18 July 2016

Six thousand, two hundred and forty one bees (approximately)

Joining the Local Beekeepers Association proved to be the answer that enabled me to retrieve my first swarm.  Word came through of a swarm high in a Cotoneaster bush situated in the back garden of a house in Kingsteignton.

South facing in the morning sun

Sunday was warm and quite humid, with a good weather forecast for the coming week. Bees obviously choose the weather carefully before making their move to a new home.
Andrew and me arrived at about 7pm. equipped with sugar water sprayer, bee suits and smoker, plus a cardboard box and ground sheets. Fortunately the lady whose garden we were about to enter had a ladder and steps which enabled us to reach up high. We clipped back the vegetation immediately beneath the swarm before I went up the steps holding open the cardboard box, while Andrew climbed the ladder to almost level with the swarm which was swaying slightly, the shape of a rugby ball, and only just a little smaller.  It was dislodged with the first vigorous shake of the branch and dropped squarely into the box right above my head.
The box was held up there for almost ten minutes, while the air borne remainder of the swarm decided to follow into the box, attracted by their brothers and sisters plus the queen which was not seen but judged to have fallen in, by the way the bees remained quietly in the box.
It was lowered to the ground and carefully taped shut.  Later the same evening we met closer to home and off loaded the bees into my newly prepared hive. All went remarkably smoothly. The smoker was on stand-by but not required. Andrew's sprayer of sugar water was deployed briefly, but barely necessary as the bees seemed remarkably docile. 

Activity at 8.15am Monday

My guess at the number above is only a guess but by the time they establish a full colony into next spring I am hoping I shall be the keeper of at least fifty thousand, having a hive that will easily accommodate that number by opening up to its full extent.  For the time being and until the colony has its own honey stores supplementary food is to be given by way syrup 50/50 sugar/water.  There is so much to understand and consider that success or failure to help them survive next winter will be quite a challenge.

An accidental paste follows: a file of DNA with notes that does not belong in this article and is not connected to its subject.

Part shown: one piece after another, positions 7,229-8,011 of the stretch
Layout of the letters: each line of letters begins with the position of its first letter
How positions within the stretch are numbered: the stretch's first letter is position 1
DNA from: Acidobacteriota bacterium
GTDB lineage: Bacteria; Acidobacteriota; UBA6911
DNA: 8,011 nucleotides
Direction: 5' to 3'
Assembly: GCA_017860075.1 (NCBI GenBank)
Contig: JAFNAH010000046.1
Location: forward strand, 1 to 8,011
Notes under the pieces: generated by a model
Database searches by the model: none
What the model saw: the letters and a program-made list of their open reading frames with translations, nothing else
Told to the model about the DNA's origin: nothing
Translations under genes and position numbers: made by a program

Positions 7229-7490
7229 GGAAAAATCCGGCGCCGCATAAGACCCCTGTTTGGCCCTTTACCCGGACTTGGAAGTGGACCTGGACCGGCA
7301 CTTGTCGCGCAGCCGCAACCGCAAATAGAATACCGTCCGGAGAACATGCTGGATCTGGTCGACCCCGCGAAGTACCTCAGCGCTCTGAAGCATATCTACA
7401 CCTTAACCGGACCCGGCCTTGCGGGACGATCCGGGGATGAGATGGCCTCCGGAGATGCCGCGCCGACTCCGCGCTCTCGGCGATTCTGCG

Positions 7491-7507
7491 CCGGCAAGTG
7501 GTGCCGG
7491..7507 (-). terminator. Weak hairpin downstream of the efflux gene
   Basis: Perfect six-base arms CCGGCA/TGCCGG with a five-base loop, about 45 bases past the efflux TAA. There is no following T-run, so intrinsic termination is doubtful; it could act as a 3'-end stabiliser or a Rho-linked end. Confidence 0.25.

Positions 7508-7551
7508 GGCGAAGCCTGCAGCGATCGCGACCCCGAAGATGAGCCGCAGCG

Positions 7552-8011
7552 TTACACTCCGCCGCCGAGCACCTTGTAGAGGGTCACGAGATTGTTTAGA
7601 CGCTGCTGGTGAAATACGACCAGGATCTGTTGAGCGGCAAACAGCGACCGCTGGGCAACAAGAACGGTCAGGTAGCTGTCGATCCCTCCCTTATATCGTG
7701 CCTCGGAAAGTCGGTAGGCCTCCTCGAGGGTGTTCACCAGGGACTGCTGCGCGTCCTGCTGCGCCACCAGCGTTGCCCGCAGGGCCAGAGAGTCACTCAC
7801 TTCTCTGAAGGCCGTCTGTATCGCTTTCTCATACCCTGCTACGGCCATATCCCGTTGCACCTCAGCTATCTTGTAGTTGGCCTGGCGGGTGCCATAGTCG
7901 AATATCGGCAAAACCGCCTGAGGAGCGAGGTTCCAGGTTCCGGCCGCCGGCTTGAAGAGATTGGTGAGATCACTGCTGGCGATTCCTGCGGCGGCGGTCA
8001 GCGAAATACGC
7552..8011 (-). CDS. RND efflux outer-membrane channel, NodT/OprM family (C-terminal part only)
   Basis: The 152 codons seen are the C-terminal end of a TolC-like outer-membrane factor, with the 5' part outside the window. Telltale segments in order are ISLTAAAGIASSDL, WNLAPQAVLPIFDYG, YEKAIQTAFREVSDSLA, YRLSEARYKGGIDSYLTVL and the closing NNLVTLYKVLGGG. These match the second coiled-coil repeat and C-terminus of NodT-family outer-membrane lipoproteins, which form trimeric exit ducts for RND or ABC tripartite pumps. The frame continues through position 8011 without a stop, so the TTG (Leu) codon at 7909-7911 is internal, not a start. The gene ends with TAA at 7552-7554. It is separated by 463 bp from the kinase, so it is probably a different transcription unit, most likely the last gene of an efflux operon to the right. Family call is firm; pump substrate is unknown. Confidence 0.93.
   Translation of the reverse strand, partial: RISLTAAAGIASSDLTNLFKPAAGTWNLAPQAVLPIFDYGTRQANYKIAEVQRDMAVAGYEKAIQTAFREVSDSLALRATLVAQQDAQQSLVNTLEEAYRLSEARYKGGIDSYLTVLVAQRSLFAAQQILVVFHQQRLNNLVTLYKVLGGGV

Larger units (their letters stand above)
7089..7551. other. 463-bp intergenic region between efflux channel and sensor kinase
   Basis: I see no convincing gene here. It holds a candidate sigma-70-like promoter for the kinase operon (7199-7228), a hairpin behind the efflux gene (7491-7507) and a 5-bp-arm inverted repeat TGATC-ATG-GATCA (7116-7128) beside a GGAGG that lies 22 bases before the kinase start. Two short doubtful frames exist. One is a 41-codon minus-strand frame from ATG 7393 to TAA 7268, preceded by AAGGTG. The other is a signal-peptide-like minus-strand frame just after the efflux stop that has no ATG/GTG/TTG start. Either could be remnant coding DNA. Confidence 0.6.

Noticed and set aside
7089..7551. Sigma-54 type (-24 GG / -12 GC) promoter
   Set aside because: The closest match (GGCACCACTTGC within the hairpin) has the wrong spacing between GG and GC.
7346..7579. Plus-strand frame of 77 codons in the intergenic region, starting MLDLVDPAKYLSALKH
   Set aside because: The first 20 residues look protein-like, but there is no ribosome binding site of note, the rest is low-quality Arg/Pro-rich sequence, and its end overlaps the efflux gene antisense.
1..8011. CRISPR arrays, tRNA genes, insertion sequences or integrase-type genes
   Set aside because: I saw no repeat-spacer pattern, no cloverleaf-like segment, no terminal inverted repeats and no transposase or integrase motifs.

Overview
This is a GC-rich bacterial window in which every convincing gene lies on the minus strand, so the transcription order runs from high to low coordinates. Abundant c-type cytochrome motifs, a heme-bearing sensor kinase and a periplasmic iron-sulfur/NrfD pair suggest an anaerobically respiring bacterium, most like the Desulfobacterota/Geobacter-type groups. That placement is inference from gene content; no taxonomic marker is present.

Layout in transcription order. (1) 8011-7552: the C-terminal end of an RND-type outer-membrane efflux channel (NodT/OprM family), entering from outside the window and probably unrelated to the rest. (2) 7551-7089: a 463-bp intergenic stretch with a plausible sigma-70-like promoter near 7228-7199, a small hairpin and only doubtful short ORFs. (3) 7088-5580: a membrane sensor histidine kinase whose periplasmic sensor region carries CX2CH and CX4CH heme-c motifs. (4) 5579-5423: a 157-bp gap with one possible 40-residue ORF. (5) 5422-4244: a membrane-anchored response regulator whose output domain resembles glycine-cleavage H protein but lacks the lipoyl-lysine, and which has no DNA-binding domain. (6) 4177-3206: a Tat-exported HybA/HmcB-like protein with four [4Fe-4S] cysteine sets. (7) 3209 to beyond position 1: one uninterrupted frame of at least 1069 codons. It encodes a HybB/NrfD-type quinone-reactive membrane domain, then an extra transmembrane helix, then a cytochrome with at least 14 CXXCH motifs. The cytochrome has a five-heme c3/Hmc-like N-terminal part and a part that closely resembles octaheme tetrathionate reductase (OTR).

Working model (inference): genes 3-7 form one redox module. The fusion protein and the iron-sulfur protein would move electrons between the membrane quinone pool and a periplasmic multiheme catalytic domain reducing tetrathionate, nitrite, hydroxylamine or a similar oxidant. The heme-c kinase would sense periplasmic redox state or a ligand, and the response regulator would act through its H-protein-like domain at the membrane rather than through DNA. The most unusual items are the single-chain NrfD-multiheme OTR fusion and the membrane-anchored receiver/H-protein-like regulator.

Tuesday is a hot 29 deg C and the bees are busy entering and exiting at about 30 per minute. Some are returning with pollen which is a good sign. Later this afternoon 60 per minute are entering.

Pollen being collected

About 60 per minute seen entering at this time

The entrance being larger than required is to be restricted with a 1/2 high plug come mouse guard.

By the second  day of occupation the bees have established their shortest route from the landing platform to the colony cluster inside which is up in the left side corner farthes from the entrance.

The previous day the bees could be seen nibbling at the platform floor and side of the hive. This might have been due to the fact that I had applied liberal quantities of  pure beeswax onto the wood.  Inside the hive was rubbed down with my 50/50 mix of  beeswax/flax-oil that I normally use as a furniture polish and wood finish.

Wednesday just three days after occupying the hive, more pollen is being gathered and by peering through the side window there is seen to be comb formed down off the top bars. Due to the high density of bees working, only one  comb was visible but others may be flanking either side of this.

The entrance in need of  reducing - The left side in use much more so than the right side.

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